Categories Analysis, Industrials

After confirming turnaround, Tesla (TSLA) to go full throttle on expansion

Continues to expect capacity installed to exceed 500,000 vehicle deliveries this year, despite the COVID-related disruption

Tesla, Inc. (NASDAQ: TSLA) continues to stand out in the automotive sector with impressive performance, despite treading an unconventional path. The electric car maker has consolidated its turnaround by recording profit for the fourth consecutive quarter. The latest financial report surprised everyone as the market was expecting negative earnings.

Related: Ford strikes new partnership to improve capabilities

Earlier this month, Tesla’s shares crossed the $1500-mark for the first time after setting records consistently for more than a year, all along outperforming the market. With a good track record that cannot be matched by many, Tesla remains an investor’s favorite. But the problem with stock is the high price that makes it unaffordable to many.

Valuation

The high valuation gives the impression that the stock has hit the peak – the weak target price justifies that. In short, it is not the right time to buy Tesla. The general market volatility and deterioration of Washington’s relation with China – currently a crucial market for the company –  call for patience as far as selling the stock is concerned.

Recently, CEO Elon Musk locked horns with the authorities as he reopened the California production facility defying the lockdown orders, resulting in a legal standoff that was resolved later. The aggressive move seems to have helped the company, as the production and delivery of Model 3 and Model Y increased in the June-quarter compared to last year.

Bullish on FSD

Announcing the Gigafactory that is coming up in Texas, Musk said at the second-quarter earnings conference call that Tesla would continue its expansion activities in California and also take the self-driving program to the next level, by upgrading the fleet to full self-driving (FSD) with cutting-edge technologies like artificial intelligence and monetizing the software.

“Right now, by far, FSD is just overwhelmingly the most important thing. I think the upgrading of the fleet to full self-driving essentially with an over-the-air software update, it may go down as the biggest asset value increase in history as a step change. Maybe there’s something bigger. But it’s certainly would be one of the biggest. I can’t think of anything bigger,” said Musk in response to a question.

Tesla (TSLA) reports profit for Q2, despite lower revenues

While Tesla continues to enjoy high demand, issues related to production supply chain pose challenges in making timely deliveries. Musk reaffirmed Tesla’s resolve to produce and sell electric vehicles at affordable prices, rather than looking for profit. Also, there will be increased focus on Tesla Insurance and the energy business, which the company believes would outsize the automotive business in the long term.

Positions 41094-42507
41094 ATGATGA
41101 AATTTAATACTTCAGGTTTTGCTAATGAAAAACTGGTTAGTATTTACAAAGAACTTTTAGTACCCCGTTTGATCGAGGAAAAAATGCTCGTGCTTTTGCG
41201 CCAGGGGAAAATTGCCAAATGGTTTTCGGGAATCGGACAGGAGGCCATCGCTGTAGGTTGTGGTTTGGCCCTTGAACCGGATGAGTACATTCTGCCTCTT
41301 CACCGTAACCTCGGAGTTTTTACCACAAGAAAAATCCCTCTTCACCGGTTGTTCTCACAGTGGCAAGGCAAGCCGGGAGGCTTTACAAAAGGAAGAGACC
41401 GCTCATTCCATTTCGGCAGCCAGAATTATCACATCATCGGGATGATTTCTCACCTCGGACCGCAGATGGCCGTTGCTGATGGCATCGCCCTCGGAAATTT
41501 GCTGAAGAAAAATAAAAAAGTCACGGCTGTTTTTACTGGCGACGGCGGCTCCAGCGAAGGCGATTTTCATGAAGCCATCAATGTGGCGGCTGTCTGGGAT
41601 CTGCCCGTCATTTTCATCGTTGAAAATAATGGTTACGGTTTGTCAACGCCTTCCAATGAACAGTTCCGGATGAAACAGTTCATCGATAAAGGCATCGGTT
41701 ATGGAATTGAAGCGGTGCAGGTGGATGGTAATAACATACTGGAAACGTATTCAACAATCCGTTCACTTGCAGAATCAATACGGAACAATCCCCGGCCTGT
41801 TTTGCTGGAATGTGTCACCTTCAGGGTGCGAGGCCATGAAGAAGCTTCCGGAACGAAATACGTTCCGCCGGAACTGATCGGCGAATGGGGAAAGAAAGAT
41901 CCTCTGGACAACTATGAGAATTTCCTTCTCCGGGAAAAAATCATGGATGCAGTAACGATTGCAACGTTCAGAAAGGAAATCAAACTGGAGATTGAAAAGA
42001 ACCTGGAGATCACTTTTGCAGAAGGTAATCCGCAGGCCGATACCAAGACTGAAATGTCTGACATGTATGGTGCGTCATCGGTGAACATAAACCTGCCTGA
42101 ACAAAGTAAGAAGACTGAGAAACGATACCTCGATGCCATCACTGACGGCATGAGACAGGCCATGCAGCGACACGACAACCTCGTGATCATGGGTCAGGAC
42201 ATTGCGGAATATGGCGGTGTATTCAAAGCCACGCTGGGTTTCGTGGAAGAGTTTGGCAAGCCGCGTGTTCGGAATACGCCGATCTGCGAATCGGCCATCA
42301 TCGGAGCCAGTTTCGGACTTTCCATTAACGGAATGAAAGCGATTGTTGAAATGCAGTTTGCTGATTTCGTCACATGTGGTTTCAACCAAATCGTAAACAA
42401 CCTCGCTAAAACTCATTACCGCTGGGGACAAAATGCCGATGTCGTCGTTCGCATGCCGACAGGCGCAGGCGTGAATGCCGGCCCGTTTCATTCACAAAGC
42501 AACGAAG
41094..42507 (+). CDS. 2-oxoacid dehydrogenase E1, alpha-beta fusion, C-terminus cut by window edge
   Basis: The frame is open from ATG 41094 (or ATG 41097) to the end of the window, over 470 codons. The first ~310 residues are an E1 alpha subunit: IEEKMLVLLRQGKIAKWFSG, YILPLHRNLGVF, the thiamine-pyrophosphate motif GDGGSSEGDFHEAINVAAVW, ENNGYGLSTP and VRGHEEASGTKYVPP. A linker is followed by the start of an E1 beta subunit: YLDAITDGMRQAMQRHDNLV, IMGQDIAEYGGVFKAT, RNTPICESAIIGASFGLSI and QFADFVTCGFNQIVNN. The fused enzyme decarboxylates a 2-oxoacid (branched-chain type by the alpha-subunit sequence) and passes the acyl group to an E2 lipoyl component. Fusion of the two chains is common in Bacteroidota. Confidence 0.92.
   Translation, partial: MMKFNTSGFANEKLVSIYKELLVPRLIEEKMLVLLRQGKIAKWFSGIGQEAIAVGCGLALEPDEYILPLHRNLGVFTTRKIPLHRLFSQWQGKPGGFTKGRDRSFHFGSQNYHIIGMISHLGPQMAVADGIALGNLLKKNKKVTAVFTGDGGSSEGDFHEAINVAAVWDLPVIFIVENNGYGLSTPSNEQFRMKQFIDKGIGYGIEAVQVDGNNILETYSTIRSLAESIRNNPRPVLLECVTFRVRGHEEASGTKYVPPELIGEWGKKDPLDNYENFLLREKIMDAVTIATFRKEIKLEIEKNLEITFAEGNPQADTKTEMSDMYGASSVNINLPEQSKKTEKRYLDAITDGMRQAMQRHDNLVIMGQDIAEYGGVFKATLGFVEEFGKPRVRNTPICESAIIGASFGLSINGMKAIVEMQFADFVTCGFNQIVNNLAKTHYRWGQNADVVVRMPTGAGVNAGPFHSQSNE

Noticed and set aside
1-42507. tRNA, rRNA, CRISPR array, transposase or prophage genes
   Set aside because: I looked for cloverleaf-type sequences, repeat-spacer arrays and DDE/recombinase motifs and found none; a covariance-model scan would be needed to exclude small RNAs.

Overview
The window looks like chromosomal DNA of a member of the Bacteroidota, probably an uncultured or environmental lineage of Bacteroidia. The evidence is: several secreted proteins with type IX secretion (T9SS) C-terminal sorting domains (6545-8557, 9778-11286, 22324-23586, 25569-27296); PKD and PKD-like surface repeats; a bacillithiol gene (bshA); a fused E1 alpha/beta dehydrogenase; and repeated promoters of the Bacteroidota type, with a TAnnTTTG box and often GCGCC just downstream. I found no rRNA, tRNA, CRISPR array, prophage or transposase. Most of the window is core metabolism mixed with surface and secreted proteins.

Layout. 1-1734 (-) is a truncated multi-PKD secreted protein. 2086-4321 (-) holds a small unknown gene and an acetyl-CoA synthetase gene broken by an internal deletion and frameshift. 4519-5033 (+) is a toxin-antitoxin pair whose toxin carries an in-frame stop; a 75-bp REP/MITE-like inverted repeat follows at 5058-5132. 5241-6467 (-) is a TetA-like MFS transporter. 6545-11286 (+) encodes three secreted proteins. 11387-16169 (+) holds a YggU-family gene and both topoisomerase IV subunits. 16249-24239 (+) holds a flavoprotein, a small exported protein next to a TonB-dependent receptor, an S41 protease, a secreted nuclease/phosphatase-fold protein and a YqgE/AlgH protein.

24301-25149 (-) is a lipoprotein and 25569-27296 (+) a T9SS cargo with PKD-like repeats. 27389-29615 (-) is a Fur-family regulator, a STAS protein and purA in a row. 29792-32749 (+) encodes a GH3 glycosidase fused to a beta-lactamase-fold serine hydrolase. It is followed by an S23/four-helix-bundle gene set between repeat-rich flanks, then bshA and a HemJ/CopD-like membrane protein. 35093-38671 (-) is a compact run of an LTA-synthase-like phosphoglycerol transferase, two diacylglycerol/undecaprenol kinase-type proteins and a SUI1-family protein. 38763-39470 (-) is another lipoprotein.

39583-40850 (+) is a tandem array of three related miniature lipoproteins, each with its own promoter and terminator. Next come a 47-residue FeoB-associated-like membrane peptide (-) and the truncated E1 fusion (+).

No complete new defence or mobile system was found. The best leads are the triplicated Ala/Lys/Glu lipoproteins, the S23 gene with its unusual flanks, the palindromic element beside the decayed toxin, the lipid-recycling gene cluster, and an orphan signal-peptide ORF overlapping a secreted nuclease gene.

Plays Down COVID

Tesla executives chose not to comment on the pandemic issue directly but made veiled remarks. But they withheld the regular guidance, citing the uncertainties in the market. Meanwhile, the recent improvement in cash flow, with cash balance spiking to a record high of $8.6 billion, should help the company take forward its growth plans including capacity expansion. Interestingly, Tesla’s performance in the first half contrasted with that of the automobile industry, which has been hit hard by the market turmoil.

Defies Forecast

In the second quarter, the tech firm swung to a profit of $2.18 per share from the $1.12-per share loss recorded last year. Though revenues rose sequentially to about $6 billion and topped expectations, it was down 5% from last year. The impressive bottom-line, which defied analysts’ forecast for a loss, brought cheer to investors. The improvement mainly reflects the management’s aggressive cost-cutting initiatives.


Looking forward to listening to management/analysts’ comments on Q2 results? Check Tesla’s Q2 2020 earnings call transcript 


“To ensure the business remains healthy, we took temporary action to reduce costs including expenses related to personnel and non-critical patent projects. The direct cost savings — or the direct cost impact of the temporary shutdown was largely offset by these cost savings actions, although the costs were concentrated in COGS and the cost reductions were in both COGS and operating expenses.”

Zachary Kirkhorn, chief financial officer of Tesla

On Thursday, Tesla’s stock opened high and traded close to $1600 during the session. In the last four months alone its value rose three-fold, after a short-lived pullback in the early days of the COVID outbreak. It got a fresh boost after Wednesday’s earnings report and has maintained the uptrend since then.

Stay tuned to access our earnings call transcripts here

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